Understanding the formation of American mental health policy preferences, 1952-1981
In the United States, the emergence of an outpatient-centered, drug-based model of mental health care was physically feasible from the 1950s onward, with the introduction of thorazine and other first-generation antipsychotics. However, it was not until 1981, with President Reagan’s veto of the Mental Health Systems Act, that American mental health policy tipped over definitively into the outpatient-centered, drug-based model. In this quantitative study of the formation of policy preference, the delay between the feasibility of the outpatient-centered, drug-based model and its adoption was explored through five research questions answered through corpus analysis and time series statistics: How do shifts in (1) the sentiments of the American public; (2) the opinions of psychiatrists, psychologists, and other mental health experts; (3) formal and informal lobbying efforts by pharmacological companies and other commercial stakeholders in mental health; (4) the policy of individual states; and (5) the policy of the federal government explain the delay between the appearance of thorazine and the adoption of the current model of American mental health care? These questions were answered through techniques such as Chow breakpoint analysis, Markov switch models, vector auto-regression (VAR), and autoregressive distributed lag (ARDL) models. It was found that both the outpatient-centered, drug-based model of mental health and community mental health centers viewed for popularity with the public, Congress, and mental health professionals for several years, thus delaying a transmission of a firm preference for the outpatient-centered, drug based model of mental health from the public to Congress. This finding was explored through the theories of multiple streams and disjointed incrementalism. The study demonstrated the existence of a robustly democratic period of policy articulation and explanation followed by a transference of public preference into governmental preference.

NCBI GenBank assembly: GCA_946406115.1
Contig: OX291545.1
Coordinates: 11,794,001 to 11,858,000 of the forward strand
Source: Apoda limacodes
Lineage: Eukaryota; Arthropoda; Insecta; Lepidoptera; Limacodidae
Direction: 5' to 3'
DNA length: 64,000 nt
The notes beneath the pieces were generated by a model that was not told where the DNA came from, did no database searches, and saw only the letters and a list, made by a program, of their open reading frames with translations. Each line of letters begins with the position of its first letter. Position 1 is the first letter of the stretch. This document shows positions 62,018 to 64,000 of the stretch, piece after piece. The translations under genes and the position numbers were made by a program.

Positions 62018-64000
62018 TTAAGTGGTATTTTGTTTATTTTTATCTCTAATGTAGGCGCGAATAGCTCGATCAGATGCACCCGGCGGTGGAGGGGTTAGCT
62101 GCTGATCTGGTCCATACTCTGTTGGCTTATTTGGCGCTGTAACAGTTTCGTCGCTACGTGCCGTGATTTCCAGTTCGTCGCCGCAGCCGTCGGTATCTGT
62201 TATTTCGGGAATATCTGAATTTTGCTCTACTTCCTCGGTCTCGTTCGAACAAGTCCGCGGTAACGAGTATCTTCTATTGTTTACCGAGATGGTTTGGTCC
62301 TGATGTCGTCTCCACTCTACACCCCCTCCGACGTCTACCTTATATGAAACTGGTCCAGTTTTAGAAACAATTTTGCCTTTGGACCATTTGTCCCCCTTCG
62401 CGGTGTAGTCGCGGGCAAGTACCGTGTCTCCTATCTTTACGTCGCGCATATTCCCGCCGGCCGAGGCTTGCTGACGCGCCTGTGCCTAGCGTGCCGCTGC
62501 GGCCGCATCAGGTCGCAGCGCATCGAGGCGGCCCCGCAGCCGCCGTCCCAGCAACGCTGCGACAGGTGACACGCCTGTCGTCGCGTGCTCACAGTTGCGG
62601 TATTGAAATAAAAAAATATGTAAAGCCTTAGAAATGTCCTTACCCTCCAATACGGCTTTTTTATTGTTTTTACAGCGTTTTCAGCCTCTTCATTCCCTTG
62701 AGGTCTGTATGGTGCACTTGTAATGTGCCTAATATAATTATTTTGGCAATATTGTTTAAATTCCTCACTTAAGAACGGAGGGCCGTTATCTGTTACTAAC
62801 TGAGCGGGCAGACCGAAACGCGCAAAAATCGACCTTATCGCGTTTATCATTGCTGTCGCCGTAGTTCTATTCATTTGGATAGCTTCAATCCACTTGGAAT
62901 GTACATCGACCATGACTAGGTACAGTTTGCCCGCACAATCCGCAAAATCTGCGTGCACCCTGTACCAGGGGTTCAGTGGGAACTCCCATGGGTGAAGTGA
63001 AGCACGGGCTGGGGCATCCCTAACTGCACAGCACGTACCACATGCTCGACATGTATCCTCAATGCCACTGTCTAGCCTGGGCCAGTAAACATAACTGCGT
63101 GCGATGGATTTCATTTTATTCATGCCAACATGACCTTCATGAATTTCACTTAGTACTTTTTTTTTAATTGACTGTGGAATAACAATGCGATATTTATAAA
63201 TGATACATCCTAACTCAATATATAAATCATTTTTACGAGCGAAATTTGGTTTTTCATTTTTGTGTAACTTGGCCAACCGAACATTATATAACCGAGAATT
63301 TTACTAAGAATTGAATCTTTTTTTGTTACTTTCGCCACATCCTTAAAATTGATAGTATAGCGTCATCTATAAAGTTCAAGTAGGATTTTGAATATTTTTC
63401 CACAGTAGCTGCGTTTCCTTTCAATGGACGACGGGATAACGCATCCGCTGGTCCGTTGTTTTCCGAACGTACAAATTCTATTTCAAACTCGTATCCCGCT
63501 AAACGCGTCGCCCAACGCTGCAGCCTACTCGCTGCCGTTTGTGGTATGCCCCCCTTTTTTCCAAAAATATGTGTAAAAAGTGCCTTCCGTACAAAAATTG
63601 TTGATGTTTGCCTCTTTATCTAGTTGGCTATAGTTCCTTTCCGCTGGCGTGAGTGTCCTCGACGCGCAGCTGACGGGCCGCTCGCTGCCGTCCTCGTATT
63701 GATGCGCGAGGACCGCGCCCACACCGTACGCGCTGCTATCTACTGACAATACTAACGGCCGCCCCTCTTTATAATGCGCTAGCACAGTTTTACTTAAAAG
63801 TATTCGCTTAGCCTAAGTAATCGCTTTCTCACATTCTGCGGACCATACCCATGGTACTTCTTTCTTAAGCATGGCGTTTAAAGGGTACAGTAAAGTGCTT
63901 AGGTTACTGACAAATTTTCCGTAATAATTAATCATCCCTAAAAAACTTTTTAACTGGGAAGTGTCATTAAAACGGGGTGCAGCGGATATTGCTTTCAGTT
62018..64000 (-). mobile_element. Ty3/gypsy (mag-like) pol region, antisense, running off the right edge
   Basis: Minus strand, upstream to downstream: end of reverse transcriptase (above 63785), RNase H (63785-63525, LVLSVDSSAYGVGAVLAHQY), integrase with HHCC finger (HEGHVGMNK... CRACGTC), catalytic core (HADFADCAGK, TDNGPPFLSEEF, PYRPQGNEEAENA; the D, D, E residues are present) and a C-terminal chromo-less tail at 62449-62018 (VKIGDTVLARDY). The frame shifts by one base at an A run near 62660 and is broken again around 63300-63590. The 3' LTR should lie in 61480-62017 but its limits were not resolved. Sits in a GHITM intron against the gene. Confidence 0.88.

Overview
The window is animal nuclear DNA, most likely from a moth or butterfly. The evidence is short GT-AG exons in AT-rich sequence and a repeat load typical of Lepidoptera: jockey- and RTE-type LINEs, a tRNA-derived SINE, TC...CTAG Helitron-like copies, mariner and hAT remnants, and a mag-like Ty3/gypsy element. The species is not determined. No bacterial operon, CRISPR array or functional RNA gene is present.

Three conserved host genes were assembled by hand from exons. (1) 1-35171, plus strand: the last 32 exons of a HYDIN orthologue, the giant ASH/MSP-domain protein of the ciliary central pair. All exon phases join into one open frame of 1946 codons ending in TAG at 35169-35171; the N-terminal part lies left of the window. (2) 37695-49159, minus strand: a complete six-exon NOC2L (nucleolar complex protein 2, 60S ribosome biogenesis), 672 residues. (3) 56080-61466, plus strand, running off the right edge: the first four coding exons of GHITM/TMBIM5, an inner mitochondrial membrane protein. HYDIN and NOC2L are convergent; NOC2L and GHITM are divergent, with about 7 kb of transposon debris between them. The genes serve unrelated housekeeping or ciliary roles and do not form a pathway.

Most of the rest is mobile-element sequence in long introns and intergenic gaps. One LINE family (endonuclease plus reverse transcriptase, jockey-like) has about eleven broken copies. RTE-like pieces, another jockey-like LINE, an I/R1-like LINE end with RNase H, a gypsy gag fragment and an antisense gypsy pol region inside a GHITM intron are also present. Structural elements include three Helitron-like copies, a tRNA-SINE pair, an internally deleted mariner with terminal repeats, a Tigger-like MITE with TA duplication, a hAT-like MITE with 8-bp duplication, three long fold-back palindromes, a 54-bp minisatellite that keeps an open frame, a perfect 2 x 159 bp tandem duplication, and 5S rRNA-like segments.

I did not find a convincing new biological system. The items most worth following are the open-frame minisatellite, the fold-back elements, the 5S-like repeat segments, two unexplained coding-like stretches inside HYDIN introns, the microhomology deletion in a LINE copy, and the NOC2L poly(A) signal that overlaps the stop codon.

Rockman, Purdue University.
Public health|Political science
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